June 25, 2024

Reading Lidar Specs (Part II): Why They Matter for Lidar Applications


In Part I of this series, we talked about Max Range and FOV. Closely related to FOV are Points Per Second and Frame Rate, which together determine a lidar’s actual image quality. Understanding the intricacies of Points Per Second is essential for assessing the suitability of lidar solutions for specific use cases and environments. Now let’s unravel the complexities of these specifications and their implications for lidar technology.

Points Per Second (PPS) and Frame Rate:

We know lidar images are point clouds, so Points Per Second refers to the number of points the lidar processes every second. It is a key indicator of a lidar's data rate, and some might think the two practically mean the same.

Theoretically, PPS can mean both the number of points that the lidar sends out, or the total number of points the lidar receives back from the objects and the points that never returns (those “lost” points are what maps out empty spaces). The higher PPS within a certain FOV, the denser the point clouds would look, thus the more details captured.

Therefore, PPSs are not directly comparable across lidars of different FOVs. Again, only PPS within the effective FOV is considered effective PPS. That means although a rotational lidar can have a high PPS, when it’s installed in a vehicle’s front grille or on the wall, with a significant part of its FOV hitting the ego-vehicle or the wall instead of the environment that needs scanning, its effective PPS is significantly smaller.

Another specification that needs to be looked at together with PPS is Frame Rate, which refers to how many times the lidar repeats the processing of an entire FOV within a second. Each frame is a lidar image, such as the black tire detection graphics in this blog post. When we process multiple frames, we get dynamic point clouds that allow us to measure the object’s motion.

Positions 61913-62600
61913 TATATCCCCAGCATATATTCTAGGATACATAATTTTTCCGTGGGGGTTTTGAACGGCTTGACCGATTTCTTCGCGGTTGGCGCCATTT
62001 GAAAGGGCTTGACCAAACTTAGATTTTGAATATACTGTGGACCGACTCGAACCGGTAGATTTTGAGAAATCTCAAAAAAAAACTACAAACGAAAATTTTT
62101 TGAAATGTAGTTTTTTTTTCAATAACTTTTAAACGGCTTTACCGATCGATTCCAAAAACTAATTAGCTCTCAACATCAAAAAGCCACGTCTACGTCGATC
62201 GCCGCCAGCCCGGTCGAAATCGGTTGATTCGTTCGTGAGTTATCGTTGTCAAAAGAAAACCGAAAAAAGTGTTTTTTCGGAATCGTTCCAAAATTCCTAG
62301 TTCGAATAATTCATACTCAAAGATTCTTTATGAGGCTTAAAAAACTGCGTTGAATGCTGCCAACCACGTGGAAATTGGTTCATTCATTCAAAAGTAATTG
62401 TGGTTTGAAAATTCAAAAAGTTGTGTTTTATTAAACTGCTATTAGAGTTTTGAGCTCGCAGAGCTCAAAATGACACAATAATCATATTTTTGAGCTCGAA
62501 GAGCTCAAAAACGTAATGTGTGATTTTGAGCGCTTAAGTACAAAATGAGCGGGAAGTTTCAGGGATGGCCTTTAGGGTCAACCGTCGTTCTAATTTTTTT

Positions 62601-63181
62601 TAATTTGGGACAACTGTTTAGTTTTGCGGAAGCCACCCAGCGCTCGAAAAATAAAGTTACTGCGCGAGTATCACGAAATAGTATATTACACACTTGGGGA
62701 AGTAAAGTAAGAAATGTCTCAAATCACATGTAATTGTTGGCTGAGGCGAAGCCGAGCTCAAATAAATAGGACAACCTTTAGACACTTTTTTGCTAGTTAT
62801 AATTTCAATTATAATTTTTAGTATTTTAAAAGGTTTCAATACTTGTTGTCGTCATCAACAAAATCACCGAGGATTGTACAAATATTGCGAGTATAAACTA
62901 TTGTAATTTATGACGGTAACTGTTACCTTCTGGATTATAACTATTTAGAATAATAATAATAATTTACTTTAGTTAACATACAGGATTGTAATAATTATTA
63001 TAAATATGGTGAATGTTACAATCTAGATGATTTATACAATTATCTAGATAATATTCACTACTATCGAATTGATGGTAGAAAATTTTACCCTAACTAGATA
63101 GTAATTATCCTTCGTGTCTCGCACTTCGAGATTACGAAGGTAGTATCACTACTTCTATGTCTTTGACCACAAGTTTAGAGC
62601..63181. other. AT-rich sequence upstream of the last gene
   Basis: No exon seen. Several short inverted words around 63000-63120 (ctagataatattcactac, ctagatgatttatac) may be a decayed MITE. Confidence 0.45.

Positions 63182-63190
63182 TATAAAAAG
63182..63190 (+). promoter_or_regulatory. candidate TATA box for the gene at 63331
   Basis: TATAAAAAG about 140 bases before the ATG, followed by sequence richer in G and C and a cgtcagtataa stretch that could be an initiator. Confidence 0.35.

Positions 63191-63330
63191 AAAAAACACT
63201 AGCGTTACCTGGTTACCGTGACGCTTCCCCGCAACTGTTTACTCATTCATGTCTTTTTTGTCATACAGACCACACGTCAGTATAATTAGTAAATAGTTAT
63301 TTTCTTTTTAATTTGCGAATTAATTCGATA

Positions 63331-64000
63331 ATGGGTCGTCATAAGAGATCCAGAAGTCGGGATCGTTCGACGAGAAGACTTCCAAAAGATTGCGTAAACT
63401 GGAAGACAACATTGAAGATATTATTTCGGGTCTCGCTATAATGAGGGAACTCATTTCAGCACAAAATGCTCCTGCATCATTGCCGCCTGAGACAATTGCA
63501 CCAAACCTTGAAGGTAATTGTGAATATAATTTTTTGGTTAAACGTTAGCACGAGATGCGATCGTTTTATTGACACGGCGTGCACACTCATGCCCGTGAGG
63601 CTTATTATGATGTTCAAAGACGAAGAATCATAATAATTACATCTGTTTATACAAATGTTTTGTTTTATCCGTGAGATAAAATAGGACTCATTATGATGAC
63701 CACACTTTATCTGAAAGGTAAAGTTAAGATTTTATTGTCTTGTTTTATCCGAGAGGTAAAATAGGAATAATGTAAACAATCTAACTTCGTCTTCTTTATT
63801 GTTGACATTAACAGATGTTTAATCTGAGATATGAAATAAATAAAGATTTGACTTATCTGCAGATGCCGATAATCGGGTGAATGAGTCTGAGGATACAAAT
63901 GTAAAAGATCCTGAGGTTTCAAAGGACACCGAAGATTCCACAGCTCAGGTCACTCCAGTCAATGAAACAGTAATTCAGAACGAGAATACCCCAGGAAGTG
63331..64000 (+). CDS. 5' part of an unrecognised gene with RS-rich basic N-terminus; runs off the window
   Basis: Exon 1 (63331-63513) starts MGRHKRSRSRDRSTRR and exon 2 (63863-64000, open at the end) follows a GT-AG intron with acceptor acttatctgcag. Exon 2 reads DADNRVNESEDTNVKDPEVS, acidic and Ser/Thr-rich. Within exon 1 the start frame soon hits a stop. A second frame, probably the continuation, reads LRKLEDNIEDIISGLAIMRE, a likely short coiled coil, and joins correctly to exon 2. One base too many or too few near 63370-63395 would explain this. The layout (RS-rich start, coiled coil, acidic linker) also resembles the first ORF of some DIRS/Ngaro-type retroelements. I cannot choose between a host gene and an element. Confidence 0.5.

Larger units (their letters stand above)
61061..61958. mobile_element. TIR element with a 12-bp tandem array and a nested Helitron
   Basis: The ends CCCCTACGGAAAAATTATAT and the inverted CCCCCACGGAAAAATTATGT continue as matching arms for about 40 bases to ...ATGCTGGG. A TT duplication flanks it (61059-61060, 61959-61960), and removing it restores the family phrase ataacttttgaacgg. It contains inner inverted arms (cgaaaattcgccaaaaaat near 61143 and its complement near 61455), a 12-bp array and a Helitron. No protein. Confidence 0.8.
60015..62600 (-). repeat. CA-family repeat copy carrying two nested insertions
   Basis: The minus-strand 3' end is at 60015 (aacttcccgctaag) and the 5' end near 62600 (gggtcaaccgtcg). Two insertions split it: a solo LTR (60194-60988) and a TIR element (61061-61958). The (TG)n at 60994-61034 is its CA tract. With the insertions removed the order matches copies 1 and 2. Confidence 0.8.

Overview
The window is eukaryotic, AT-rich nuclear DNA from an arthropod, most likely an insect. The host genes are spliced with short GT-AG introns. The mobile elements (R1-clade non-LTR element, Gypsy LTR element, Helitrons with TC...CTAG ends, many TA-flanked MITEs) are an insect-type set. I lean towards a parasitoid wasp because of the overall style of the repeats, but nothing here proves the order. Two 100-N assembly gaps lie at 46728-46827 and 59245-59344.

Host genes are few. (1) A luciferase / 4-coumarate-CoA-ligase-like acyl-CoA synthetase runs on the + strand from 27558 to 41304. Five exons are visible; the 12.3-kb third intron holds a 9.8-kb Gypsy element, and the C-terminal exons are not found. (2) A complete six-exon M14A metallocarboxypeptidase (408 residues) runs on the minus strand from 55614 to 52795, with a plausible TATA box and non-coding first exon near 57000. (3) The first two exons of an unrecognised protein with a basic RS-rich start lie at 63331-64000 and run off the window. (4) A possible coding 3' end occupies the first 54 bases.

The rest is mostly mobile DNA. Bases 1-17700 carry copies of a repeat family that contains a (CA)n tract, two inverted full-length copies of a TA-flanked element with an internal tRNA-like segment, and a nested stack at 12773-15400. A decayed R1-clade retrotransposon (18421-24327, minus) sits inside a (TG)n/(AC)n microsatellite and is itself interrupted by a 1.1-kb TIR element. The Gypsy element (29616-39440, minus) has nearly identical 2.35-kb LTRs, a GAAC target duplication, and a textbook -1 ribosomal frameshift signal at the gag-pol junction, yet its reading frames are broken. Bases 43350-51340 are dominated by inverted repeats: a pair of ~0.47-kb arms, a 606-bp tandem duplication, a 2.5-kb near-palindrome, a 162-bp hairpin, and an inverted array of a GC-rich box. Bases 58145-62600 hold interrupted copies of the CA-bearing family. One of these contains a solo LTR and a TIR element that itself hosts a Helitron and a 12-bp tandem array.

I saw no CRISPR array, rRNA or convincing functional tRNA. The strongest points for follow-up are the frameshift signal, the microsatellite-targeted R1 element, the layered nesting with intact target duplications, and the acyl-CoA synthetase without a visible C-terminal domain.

With a given PPS and a fixed FOV, a higher frame rate results in fewer points in each frame of lidar image, but the images would refresh more frequently; a lower frame rate would allow each frame to have more points, but there would be fewer frames. Likewise, with a given PPS, to keep the same density of the points in each frame, a higher frame rate would be associated with a smaller FOV.

It is very much like cartoons – if the cartoonist is only allowed to put in certain hours of work, without changing the size of the drawing area, they would deliver either more slides of simple images or fewer slides of detailed images. Or they would create equally elaborate pictures but toggle between fewer larger slides and more smaller ones. In both cases, the quality of the cartoon would turn out differently in terms of choppiness, elaborateness or size.

Lidar company can find an optimal balance between PPS, Frame Rate and FOV depending on their lidar architecture and application. Some lidars need to detect object motion faster, some need to collect more details, and some need to “see” wider. Depending on specific use cases, different OEMs require different Frame Rates, but most commonly used Frame Rates are 10Hz and 20Hz, which are often configurable. Most lidar product marketing images are shown using data captured at 10Hz.

Angular Resolution and Range Accuracy:

Angular Resolution represents the average FOV allocated to each lidar point (or pixel if you will). Note here the key word is “average”, because depending on the scan pattern, some lidar images have points more evenly distributed than others. Some line scanning lidars with low numbers of channels may have significantly lower vertical angular resolution than the horizonal one, and that means their lidar images might suffer from large vertical gaps.

Our Vista-X lidar and Ultra lidar, for example, use different scan patterns. The former generates mesh-like point clouds, and the latter more linear-looking ones. While they both were invented to generate densely and evenly distributed point clouds, their angular resolutions are both average values, and randomly measuring the space between an individual set of points might result in slight deviations.

Range accuracy refers to how precisely the lidar can measure the true distance to a target. For example, a 2cm range accuracy means that the actual distance to a detected object might be 2cm more or less than what the lidar tells you. It’s kind of like very mild astigmatism, and naturally, different lidar use cases would have different standards for range accuracy. For automotive applications, the industry tolerates up to 2cm, while the flash lidar used to unlock an iPhone would require something much smaller.